Tattooed Teens

Teenagers at Woodside with Tattoos and Their Thoughts

Chloe Stearns, Health/Lifestyle Editor

Tattoos have been increasingly popular in the past couple of decades, although more recently, our generation has become utterly obsessed with the permanent art that decorates their skin. This permanent trend has swept through high schools and has settled  itself at Woodside High School.

Miss Marten, an art teacher at Woodside expressed her opinion about tattoos, “I have no good or bad opinion about tattoos, but I think they should be chosen carefully and the placement should be in a place that can be covered.”

Tattoos have been criticized by older generations despite the recent uproar about this painfully beautiful artwork. In the 80’s and 90’s, tattoos appeared on reckless kids, scary bikers, and band members which gave people a specific impression.

“Tattoos can have an effect on employment although less now than in the past 25 years, but some workplaces may still be prejudice against tattoos,” Marten explained.

When talking about tattoos with parents or grandparents, the most common response is that you can get tattoos if you don’t want a job in the future. Despite these unsupportive and biased conversations that are intended to discourage teenagers to get tattoos, sometimes it has the opposite effect.

Natalia Younan, a junior at Woodside, said, “The reason people get tattoos is mostly for self expression, but another hidden reason is because it makes you feel rebellious and powerful to have something that our parents disapprove of.”

In this generation, tattoos are portrayed as a “badass” way to show everyone our true and genuine selves. Teenagers tend to have different opinions about tattoos than their parents because they are growing up in a more progressive environment where things like tattoos and colored hair are more acceptable.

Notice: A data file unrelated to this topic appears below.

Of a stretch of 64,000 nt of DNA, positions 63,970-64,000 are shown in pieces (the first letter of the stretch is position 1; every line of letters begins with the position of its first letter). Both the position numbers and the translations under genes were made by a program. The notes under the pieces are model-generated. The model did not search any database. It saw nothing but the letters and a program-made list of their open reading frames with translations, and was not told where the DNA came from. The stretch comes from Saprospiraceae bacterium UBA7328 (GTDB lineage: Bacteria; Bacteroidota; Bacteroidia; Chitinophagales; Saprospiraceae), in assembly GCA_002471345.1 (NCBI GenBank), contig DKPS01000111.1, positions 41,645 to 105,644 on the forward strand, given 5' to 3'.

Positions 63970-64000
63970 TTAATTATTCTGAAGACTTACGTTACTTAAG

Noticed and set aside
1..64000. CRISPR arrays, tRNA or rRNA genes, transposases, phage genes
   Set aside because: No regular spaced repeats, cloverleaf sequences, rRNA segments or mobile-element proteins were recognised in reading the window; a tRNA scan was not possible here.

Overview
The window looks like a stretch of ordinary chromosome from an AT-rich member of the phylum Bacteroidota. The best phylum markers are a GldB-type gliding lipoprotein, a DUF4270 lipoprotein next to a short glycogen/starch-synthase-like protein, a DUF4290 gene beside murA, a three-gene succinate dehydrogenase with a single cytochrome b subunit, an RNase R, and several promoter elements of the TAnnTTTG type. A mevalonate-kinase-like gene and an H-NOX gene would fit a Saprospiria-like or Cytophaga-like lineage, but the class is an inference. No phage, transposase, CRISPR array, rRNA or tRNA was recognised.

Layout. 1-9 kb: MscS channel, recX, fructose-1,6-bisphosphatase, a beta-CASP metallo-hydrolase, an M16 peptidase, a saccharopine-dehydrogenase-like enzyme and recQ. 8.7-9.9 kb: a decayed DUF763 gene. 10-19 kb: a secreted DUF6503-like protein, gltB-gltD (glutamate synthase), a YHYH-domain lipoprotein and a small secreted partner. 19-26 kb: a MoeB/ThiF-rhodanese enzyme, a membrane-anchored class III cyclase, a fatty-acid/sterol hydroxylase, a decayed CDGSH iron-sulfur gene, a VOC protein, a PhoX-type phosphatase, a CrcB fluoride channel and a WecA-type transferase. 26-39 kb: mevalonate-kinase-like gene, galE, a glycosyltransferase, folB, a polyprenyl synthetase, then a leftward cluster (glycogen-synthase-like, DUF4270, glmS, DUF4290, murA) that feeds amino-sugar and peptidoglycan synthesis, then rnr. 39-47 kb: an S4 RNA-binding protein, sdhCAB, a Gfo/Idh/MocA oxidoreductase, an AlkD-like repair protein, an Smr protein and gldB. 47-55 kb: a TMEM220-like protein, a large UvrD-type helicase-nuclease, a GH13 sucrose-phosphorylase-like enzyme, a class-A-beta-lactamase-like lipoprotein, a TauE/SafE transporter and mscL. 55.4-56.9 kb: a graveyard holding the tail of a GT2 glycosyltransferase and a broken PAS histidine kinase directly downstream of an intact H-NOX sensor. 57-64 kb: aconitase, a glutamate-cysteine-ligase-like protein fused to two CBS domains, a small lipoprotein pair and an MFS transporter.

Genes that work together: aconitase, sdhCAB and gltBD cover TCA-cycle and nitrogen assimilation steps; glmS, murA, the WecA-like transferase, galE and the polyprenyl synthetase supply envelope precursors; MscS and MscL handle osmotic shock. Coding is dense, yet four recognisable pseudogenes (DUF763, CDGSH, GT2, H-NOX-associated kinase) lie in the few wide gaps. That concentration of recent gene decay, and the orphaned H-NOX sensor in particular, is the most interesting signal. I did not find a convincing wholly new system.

Ms. Marten, who is a devoted mother as well as a teacher believes that, “young people are in no position to have tattoos and I would not allow my children to get them as long as I have a say.”

Although the world is becoming more acceptable to certain things, there are still people who do not feel comfortable with this permanent self expression when it is happening to their own children, but do not have a problem with strangers having them.

Ally Seidl, a sophomore at Woodside, has a bunch of little tattoos that scatter her left arm. She practices stick n’ poke, which is the act of using a single needle with permanent ink and poking the design desired.

Ally Seidl describes the pain of a sharp needle continuously digging into her skin and how the intricate designs that cover her arm reveal a part of herself to others.

Seidl said, “I like them and they look pretty cool as well as have a meaning and are a part of my life.”